How to Disappear Completely (2019)

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How to Disappear Completely (2019)

An abandoned apartment in Cairo is discovered; the occupant is missing leaving behind copious notes and drawings in a peculiar hybrid language, moreover, written over many decades.

How to disappear completely is about the idea of the existence of the multiverse. The physicist Lee Smolin writes that we live in an infinity of universes, where the possibility of many forms of life and therefore many forms of consciousness exist. Smolin proposed that each universe, born from a black hole is an uncanny replica of the worlds from which it was formed, uncanny because, as each iteration forms, small anomalies are born within it. Each time a black hole in the new universe gives birth, these anomalies will increase exponentially. In some cultures it is believed that people who have the ability to hear voices are conversing with other beings outside of our world, that they are able to occupy the infrathin, an intervening space between worlds. It is thought that these people are able tell of stories from other worlds, uncanny worlds that are like ours but stranger, at a slight difference. There are many theories about the multiverse. One possible model is the bubble-like multiverse, where infinite spherical universes exist apart but are together in a vast ‘ocean’ii. As they drift and expand, the possibility of collision occurs, a momentary meeting place where the surface of each universe becomes a single membrane, an interface, a dark looking glass into the worlds beyond.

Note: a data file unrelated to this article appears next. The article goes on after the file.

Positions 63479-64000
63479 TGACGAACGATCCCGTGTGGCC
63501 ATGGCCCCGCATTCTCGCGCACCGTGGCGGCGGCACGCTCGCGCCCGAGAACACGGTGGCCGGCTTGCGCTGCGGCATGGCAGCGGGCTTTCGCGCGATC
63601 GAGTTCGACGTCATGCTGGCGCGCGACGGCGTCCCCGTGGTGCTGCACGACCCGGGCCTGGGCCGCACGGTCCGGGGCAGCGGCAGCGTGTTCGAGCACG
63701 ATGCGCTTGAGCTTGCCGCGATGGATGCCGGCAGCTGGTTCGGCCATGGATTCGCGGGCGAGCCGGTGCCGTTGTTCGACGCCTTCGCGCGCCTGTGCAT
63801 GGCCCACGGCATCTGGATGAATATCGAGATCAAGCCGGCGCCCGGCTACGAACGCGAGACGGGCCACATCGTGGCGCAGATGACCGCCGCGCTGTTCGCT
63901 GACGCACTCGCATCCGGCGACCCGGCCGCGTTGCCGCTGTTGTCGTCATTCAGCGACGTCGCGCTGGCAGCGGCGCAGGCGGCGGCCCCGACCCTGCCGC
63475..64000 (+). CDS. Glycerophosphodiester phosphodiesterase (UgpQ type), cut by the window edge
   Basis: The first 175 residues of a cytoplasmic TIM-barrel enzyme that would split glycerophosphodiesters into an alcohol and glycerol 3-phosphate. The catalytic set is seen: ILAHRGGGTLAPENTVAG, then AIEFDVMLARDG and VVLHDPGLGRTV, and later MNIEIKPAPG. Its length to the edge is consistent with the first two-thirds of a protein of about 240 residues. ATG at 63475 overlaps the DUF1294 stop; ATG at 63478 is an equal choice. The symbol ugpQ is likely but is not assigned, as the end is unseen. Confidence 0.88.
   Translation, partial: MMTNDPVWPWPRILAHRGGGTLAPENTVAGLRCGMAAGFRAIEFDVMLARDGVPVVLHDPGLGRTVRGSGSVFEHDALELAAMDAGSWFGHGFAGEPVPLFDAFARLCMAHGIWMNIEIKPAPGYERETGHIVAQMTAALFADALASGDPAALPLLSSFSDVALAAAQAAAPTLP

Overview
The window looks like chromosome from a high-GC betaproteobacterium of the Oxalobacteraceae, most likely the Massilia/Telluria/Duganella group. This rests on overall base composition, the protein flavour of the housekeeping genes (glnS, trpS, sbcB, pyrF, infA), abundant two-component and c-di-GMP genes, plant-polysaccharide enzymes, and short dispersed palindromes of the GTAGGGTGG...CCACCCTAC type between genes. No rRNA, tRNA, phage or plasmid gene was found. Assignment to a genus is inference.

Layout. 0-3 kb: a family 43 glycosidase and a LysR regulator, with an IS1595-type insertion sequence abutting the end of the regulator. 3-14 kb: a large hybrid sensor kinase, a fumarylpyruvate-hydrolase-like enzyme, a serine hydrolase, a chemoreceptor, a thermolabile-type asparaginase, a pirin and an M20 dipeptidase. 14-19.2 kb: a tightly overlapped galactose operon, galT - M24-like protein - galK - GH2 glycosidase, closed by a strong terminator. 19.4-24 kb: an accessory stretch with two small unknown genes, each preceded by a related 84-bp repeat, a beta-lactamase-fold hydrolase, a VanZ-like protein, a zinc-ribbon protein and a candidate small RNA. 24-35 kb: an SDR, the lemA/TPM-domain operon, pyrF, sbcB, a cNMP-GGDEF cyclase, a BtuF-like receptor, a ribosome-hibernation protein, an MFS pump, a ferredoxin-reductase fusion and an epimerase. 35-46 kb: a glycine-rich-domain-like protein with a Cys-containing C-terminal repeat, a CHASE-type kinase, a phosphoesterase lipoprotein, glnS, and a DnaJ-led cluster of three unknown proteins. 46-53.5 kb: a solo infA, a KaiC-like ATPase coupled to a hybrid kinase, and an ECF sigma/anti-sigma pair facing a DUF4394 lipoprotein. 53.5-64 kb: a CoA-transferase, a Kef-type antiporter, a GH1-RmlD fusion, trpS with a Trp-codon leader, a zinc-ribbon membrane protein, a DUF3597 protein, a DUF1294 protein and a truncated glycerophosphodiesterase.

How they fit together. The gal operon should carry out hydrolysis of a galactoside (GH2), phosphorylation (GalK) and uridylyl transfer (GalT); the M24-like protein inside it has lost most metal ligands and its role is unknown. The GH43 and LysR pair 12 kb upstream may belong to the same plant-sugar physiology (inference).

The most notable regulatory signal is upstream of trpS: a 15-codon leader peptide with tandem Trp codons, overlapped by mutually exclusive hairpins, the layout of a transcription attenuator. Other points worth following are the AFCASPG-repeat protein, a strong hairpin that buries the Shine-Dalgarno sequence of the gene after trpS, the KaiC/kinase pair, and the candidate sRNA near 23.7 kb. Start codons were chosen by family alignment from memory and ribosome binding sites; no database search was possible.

Perhaps the occupant of the abandoned apartment in Cairo found one of these meeting places, perhaps the notes and drawings left behind are a hybrid, formed from Arabic, mathematics and the languages of this other world. Perhaps the apartment is at the interface of these two worlds. In How to disappear completely we navigate the space in and around the abandoned apartment via a story told in earphones and the physical space of the apartment. Is the occupant still here, but cannot be seen or heard as he or she has passed through into the other world? To physically pass into these other worlds may not be possible, but to experience them, to feel their presence could be? The architect, Juhani Pallasmaa writes of our experiencing of places, of architectures as sensual rather than visual and conceptual. He writes of the imagination and dreaming as a place to navigate new spaces, other worlds. ‘Dreams are not pictures; they are spaces and imaginatively lived experiences. Yet they are all entirely products of our imagination.' And we may catch ourselves, our reflection, in a dark surface and looking into it see that we are already inhabiting these other worlds, that call to us, oneirically, from the inverted image that we hold in our dreams.

Juhani Pallasmaa, Space, Place, and Atmosphere: Peripheral Perception in Existentialist Experience, in Architectural Atmospheres: On the Experience and Politics of Architecture, Ed. Christian Borch, Birkhauser Verlag, 2014, p. 35.